# Science Projects on "How Much Salt Does It Take to Float an Egg?"

Written by michelle barry
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Salt water is a powerful tool for teaching students about the different densities of objects and solutions and how they impact each other. While an egg is denser than plain water, adding salt to the water causes the water to become denser. Likewise, an egg that formerly sank in plain water will float in salt water due to the increased density.

## Floating Egg

Fill two glasses with roughly two cups of plain water. In one glass, add 100 millilitres of salt and mix to dissolve the salt in the water. Carefully place a raw egg (in its shell) into the cup of plain water. Show the children how it immediately sinks to the bottom. Remove the egg from the cup of plain water and gingerly place it into the cup of salt water. Show the children how the egg floats in the glass.

## Layers of Water

Show the students how where the salt is in the glass impacts the floating of the egg. Fill a glass half full of plain water. Mix water and salt together in a separate cup, using approximately four tablespoons of salt and two cups of water. Place a napkin over the top of the plain water cup, pressing down the napkin so that it rests just on top of the water. Gently and slowly pour the salt water into the cup over the napkin and then carefully remove the napkin from the cup. Do not mix the cup. Place the egg into the cup and watch as it floats in the middle of the cup, where the salt water meets the regular water.

## Different Densities

In the first phase of the experiment, fill a cup with plain water and carefully place a coin, an egg and a bottle cork into the water. Observe as the egg and coin sink to the bottom and the cork floats. Remove all three objects from the water and add two tablespoons of salt to the water. Stir to mix the water and salt together. Replace the coin, egg and cork into the salt water solution. Observe the three objects, as in this phase, the cork and egg will float at the top while the coin sinks. Remove all three objects from the cup and pour out half of the salt water solution so the cup is half full of salt water. Lay a paper napkin into the cup on the surface of the salt water. Slowly pour plain water into the cup until the water level is nearly full and carefully slide out the napkin. Do not mix the water at this point. The napkin helps preserve separate layers of salt water and plain water. Add the three objects, the coin, the egg and the cork, to the cup. Observe as the coin sinks, the cork floats and the egg is suspended in the middle of the cup. The experiment demonstrates how different densities in the water solution and the objects impact each other and change what happens to the egg in the cup.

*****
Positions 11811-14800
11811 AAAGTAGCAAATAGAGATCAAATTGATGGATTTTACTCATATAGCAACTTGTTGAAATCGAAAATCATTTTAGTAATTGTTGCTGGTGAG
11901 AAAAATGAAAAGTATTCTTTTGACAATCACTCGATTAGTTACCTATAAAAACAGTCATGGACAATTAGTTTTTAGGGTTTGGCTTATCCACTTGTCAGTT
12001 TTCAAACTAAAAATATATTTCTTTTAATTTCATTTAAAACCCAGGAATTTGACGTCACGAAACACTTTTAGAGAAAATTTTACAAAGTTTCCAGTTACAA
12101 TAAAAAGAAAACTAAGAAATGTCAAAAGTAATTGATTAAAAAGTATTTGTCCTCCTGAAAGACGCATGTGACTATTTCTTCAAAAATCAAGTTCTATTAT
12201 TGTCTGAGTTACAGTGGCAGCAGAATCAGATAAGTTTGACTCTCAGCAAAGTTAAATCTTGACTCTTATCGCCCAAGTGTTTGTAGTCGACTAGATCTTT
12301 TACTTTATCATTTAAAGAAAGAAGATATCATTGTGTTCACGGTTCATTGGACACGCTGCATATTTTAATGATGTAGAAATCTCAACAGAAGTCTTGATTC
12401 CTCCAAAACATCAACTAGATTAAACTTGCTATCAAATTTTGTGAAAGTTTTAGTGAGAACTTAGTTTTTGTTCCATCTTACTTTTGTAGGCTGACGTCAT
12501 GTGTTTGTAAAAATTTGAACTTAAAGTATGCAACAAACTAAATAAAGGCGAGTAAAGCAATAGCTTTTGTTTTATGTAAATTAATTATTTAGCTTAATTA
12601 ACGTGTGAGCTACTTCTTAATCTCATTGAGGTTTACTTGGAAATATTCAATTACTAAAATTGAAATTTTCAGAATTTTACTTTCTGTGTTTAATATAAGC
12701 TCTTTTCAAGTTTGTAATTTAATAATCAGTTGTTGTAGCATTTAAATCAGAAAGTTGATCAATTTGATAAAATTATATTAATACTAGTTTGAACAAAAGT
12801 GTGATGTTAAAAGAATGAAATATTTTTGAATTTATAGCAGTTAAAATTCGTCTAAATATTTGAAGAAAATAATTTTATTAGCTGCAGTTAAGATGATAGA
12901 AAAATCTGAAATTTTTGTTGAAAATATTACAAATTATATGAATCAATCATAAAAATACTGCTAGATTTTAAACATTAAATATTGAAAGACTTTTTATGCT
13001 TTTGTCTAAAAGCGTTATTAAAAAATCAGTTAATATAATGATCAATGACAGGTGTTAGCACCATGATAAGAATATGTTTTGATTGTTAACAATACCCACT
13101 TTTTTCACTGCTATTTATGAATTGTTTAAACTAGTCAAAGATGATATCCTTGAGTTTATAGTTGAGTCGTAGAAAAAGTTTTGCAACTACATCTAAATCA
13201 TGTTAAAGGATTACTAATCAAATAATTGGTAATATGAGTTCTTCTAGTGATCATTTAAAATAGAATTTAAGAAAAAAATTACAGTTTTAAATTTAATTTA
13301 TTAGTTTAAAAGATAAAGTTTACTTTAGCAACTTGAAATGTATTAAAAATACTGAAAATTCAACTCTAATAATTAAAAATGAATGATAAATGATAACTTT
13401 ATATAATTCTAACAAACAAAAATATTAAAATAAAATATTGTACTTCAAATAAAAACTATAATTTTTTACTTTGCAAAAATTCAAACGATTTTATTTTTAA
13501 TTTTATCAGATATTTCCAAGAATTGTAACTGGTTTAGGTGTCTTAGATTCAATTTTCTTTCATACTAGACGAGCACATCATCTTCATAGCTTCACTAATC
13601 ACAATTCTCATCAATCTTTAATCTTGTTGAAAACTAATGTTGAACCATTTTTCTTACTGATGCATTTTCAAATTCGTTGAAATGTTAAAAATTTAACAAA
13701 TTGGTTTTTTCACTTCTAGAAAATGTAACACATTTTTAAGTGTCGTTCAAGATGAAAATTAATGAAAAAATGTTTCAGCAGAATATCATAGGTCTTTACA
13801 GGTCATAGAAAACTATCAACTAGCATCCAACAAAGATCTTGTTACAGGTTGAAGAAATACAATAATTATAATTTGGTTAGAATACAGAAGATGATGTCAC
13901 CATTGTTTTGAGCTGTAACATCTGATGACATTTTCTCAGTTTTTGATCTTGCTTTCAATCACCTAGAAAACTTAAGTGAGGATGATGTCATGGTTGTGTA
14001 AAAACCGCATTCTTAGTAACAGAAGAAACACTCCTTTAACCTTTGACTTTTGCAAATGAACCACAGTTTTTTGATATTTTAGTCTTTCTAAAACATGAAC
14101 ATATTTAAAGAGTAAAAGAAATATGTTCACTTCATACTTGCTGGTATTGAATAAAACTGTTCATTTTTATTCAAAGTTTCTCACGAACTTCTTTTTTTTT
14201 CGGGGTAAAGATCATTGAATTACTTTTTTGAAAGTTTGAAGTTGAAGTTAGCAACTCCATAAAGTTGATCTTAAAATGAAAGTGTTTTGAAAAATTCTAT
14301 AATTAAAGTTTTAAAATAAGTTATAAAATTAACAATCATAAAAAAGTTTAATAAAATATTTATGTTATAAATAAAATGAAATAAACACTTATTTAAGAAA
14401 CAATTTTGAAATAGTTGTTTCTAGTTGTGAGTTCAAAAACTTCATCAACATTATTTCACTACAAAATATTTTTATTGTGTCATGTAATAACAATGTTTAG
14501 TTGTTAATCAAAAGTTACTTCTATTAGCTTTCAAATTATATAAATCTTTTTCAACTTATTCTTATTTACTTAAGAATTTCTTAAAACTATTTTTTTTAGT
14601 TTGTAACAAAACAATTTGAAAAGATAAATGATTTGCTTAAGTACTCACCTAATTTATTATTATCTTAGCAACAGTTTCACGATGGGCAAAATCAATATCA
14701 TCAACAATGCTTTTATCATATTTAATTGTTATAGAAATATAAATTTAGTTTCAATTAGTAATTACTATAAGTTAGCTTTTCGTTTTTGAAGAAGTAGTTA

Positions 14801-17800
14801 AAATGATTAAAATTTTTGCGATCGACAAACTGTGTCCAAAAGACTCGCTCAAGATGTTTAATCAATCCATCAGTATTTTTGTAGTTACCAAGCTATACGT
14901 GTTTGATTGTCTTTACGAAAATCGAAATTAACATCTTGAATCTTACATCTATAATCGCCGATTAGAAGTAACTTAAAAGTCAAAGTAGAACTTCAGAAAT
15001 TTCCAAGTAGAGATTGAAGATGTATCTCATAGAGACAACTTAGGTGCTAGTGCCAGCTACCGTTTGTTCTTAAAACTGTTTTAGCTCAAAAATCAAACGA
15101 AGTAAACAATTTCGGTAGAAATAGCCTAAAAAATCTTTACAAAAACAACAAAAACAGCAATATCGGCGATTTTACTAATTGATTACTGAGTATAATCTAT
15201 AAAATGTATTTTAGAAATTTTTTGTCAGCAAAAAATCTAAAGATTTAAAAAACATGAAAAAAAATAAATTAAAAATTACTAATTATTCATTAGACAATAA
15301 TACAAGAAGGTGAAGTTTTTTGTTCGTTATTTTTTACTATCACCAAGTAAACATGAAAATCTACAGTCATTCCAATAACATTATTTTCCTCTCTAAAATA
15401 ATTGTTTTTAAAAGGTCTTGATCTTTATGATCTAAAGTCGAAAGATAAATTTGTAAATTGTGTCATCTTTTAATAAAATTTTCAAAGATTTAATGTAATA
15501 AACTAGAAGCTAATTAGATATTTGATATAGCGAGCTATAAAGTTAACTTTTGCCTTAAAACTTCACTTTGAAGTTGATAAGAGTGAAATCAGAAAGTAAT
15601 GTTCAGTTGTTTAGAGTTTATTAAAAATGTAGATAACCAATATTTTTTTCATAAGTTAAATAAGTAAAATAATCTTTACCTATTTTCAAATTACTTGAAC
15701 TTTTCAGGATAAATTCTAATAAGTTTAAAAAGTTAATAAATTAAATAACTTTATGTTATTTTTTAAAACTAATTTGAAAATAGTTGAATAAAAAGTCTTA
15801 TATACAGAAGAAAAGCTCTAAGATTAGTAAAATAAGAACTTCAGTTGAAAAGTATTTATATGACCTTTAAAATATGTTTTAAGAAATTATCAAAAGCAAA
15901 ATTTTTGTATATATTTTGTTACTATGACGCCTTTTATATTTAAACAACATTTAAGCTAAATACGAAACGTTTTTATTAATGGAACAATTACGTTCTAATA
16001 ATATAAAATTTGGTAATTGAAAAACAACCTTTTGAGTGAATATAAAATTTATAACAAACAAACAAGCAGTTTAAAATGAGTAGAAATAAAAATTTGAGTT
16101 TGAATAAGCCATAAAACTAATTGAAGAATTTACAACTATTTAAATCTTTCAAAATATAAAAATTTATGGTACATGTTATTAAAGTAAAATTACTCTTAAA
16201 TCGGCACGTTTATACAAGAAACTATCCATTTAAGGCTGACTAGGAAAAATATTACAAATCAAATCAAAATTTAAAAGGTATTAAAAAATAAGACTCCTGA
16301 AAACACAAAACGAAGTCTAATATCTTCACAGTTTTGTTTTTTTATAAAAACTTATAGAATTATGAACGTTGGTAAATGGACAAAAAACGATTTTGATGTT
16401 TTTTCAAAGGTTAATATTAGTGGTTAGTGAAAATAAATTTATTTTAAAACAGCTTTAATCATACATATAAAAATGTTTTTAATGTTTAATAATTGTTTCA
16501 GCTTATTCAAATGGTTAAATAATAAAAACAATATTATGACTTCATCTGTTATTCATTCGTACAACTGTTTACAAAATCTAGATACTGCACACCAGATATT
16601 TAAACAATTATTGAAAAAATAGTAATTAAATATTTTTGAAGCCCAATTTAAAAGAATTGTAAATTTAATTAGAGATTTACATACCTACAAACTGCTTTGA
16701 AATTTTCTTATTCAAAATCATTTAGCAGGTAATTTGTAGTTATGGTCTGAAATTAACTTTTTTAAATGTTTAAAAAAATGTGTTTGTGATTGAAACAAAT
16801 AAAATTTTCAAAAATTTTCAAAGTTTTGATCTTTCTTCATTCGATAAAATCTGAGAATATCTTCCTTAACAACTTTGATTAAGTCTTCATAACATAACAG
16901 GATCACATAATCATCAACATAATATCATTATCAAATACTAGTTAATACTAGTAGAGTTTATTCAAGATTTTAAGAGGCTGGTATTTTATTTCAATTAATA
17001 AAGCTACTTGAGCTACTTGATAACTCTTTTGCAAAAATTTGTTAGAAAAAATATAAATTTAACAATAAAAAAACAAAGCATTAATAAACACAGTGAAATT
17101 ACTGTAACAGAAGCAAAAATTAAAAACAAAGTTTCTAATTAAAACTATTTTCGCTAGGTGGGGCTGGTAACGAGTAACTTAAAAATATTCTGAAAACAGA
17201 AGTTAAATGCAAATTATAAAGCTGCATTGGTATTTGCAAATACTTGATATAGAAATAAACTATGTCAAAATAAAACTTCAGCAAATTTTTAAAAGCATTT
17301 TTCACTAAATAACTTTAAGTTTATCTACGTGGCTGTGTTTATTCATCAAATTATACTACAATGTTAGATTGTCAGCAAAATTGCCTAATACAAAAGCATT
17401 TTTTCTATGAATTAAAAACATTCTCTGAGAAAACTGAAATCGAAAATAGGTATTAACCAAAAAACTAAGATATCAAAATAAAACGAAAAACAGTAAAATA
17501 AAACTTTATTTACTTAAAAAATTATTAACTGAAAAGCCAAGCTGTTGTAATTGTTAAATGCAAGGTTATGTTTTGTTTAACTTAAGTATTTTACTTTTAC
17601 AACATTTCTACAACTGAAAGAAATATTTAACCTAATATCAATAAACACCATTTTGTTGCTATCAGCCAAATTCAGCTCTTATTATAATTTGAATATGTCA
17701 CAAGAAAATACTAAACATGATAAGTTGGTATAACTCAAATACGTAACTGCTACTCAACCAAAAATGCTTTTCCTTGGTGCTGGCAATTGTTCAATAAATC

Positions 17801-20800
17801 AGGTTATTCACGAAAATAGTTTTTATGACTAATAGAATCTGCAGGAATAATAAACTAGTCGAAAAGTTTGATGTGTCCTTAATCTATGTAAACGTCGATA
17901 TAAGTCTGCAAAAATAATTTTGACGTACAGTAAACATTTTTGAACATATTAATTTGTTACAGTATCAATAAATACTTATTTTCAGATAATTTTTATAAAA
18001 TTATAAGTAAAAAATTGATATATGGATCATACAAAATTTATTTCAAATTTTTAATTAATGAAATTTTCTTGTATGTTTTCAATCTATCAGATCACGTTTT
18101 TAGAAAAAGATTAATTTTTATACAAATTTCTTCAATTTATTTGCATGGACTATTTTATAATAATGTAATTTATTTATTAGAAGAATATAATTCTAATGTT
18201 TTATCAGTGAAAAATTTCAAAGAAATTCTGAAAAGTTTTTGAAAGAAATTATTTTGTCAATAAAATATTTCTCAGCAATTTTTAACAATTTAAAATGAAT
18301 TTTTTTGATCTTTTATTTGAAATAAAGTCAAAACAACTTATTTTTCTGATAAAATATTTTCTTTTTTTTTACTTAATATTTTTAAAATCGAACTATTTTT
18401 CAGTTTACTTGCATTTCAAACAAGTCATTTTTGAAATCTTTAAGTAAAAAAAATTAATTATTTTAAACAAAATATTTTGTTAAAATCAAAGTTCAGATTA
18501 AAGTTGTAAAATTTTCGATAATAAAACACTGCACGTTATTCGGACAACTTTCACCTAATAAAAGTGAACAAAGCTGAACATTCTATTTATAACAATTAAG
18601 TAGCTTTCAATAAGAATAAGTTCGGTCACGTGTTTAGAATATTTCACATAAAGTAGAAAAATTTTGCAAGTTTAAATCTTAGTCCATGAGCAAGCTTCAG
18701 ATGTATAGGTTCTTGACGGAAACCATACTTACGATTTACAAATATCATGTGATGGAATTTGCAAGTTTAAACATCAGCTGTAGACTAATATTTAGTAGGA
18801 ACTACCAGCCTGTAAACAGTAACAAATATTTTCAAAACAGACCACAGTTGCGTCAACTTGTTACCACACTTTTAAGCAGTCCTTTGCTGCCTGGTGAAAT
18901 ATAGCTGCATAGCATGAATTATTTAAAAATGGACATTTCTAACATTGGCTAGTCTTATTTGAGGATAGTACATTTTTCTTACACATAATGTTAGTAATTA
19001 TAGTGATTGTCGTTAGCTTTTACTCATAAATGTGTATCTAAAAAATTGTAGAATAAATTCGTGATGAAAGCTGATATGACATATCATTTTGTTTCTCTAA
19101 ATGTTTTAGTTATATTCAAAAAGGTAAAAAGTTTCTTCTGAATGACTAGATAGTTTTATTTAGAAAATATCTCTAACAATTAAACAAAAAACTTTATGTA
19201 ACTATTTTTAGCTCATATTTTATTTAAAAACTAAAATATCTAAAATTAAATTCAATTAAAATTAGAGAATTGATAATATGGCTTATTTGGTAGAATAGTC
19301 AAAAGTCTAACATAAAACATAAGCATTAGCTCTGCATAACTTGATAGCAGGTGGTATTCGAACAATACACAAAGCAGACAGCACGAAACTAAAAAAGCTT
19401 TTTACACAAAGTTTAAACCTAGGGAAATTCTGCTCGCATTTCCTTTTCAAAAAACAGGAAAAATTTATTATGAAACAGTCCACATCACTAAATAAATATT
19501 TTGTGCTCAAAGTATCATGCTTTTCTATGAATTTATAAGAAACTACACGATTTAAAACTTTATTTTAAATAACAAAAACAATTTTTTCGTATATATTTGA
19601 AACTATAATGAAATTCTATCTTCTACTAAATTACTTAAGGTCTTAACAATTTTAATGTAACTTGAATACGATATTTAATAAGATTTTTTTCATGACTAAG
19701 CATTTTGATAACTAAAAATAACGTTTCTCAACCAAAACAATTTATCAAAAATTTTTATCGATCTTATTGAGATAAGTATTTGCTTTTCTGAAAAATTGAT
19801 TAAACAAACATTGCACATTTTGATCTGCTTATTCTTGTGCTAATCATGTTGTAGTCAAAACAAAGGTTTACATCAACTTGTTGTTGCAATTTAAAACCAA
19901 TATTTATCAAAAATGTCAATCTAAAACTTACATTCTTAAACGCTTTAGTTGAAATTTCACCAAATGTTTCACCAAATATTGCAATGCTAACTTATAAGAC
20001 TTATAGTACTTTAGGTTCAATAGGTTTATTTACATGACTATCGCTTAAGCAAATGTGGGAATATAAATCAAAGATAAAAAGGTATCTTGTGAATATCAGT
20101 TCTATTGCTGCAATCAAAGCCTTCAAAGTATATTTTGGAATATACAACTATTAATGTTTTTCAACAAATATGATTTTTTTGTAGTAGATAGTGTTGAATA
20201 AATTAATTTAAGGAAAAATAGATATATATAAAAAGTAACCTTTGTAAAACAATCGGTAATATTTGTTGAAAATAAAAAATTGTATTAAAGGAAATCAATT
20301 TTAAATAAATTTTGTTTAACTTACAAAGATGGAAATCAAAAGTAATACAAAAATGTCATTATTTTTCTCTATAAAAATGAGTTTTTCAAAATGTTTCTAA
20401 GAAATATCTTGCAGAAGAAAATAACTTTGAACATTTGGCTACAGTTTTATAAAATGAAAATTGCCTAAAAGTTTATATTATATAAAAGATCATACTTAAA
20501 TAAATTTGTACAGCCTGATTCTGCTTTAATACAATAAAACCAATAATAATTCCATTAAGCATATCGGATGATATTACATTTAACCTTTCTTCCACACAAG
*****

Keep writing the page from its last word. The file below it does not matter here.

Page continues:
## Rising Egg

Add salt to the bottom of a tall glass until it is 1/5 full of salt. Pour a small amount of water slowly into the glass, adding only enough to moisten the salt. Place an egg in the glass on top of the layer of salt. Carefully pour more water in the glass, pouring it down the sides, as suggested by the Steve Spangler Science website, so that it fills the glass with disturbing the salt layer. By pouring it slowly, you help keep the salt and the water from mixing right away. Seal the glass by covering the top with a piece of plastic and securing it in place with a rubber band. Observe the glass over the next several days and weeks. As the salt slowly mixes with the water, the egg will likely slowly rise higher and higher in the glass.

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